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77

A malicious hosting provider can do a lot more than simply steal your code. They can modify it to introduce backdoors, they can steal your clients' data, and ruin your whole business. Trust must exist between you and the host. About the source code. If the attacker is trying to gain access to your source code, they will gain access to your source code, ...


77

First of all, your security guy is likely right. It doesn't look like you have anything to worry about because from your description of the issue and the guy's response I think that the script tags were properly encoded. Think of it as a neutralized weapon. It's there, yes, but it cannot do any damage. Running that code through a deobfuscator gives us ...


52

To understand this, we must understand how crawlers find the email. While steering away from the technicals, the basic idea is this (today's algorithms are, of course, smarter than that): Find @ in the page. Is there a dot within 255 characters after the @? Grab what's behind the @ until you reach a space or the beginning of the line. Grab the . and what's ...


32

Well, this calls for three comments: You cannot protect secrets with code obfuscation. Not really. Code obfuscation somehow works against unmotivated attackers, but it is not strong. If there is commercial value in breaking through it, then it will happen. If you don't trust your hosting service then look for another hosting service. If the secrecy of your ...


27

No, it isn’t worth it. Nobody wants to steal your code. A thousand million SaaS products have been launched by individuals and companies using third-party hosting of some description or another, and roughly none of them have found themselves to be competing against themselves after having the code for their products stolen by their hosts. So, should you ...


18

In addition to Adnan's answer: This is a by-product of when an attacker fuzzes your application (he just sends tons of payloads to see if one works). If your application handles encoding and escaping of user input correctly, you should not need to worry about being vulnerable. There are some countermeasures you can take to reduce these attacks such as ...


13

Obfuscation might look as the first obvious step, but obfuscation has to protect something in the code and that something cannot be webservice functionality because that is reverse engineered by intercepting the traffic even if it is SSL encrypted. Certificate pinning can prevent simple SSL interception by trusting a predefined certificate. You can ...


12

Obfuscation is ineffective against a determined attacker, it only makes it slightly more difficult. If you have a particular reason to distrust your hosting provider, get another. If you just want to be safe, get a non-disclosure agreement and other legal assurances that allow you to go after your host if they abuse things. If you still don't trust ...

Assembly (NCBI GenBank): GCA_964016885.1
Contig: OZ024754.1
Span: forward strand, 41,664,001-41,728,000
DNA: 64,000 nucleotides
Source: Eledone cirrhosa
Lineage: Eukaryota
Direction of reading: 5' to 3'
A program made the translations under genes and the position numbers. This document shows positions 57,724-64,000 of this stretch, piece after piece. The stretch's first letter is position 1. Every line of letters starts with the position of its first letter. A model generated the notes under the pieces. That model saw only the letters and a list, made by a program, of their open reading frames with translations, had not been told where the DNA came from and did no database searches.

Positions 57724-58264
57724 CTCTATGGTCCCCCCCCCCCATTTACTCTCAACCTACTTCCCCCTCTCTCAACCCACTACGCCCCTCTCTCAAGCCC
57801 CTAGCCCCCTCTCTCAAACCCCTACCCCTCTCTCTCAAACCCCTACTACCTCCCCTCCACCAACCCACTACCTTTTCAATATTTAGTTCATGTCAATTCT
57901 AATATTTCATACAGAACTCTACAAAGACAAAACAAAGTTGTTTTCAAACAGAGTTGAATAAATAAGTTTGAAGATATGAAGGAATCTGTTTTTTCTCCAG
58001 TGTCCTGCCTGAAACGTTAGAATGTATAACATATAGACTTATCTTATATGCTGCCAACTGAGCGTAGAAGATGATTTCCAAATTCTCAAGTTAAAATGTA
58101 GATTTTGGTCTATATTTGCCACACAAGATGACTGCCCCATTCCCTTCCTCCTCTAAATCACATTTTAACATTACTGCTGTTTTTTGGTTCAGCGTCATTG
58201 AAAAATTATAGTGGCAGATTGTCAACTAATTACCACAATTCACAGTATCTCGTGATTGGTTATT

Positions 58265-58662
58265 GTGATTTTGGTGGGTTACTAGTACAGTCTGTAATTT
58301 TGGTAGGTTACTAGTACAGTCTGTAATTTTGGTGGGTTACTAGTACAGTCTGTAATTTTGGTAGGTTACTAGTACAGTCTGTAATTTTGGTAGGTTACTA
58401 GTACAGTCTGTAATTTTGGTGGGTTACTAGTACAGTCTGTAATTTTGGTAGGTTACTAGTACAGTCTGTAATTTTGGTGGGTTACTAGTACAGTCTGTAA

10

I think the operative word in the question is "afraid." The aversion is based on fear, not fact. The reality is, the threat model isn't particularly realistic. Commercial web software development companies nearly universally use JavaScript these days, obfuscated or otherwise, and I challenge you to find me even a single example of one that's had it's JS ...


9

Nasty little bit of code It's likely a botnet setup or a backdoor for script kiddies. Would need to see what they're passing as vars and URLs to tell you what they're hitting you with, but this is a backdoor test script that tries several known exploits to pass information to your server. They're usually injected either via MySQL Injection Attack and ...


9

I wouldn't bother. Two reasons: Runtime interpreted languages really cannot be fully protected that way. To completely obfuscate it you would have to obfuscate it from the runtime as well, then there would be no way to execute it. Obfuscation just makes the task slightly more annoying. It can also make debugging and deployment more time consuming for ...


9

Fundamentally you cannot secure your client. At best you can obscure and obfuscate in order to make it more difficult for an attacker to modify the client. You mention that it is not a security issue because the server is properly secured, but merely an annoyance. It may be more annoying to try to obscure your client than to let a few modified clients make ...


8

To my humble opinion, email obfuscation (of any sort) is one of the worse ideas ever invented. The foremost concern for any user interface, web based or any other, is convenience and safety of its users. Spam bots are not users, thus they are not worth any consideration or effort. The logic goes as following: E-mail obfuscation is a nuisance for ...


7

I have never understood the paradigm since its conception. We are simply depriving spam battling software the necessary data. As mentioned before, adding "at" "dot" to the parser is trivial too. I would actually urge otherwise. Let the hell loose. Use your email and use any email for that matter. I even wrote a bot 10 years ago or so, where it produced ...


6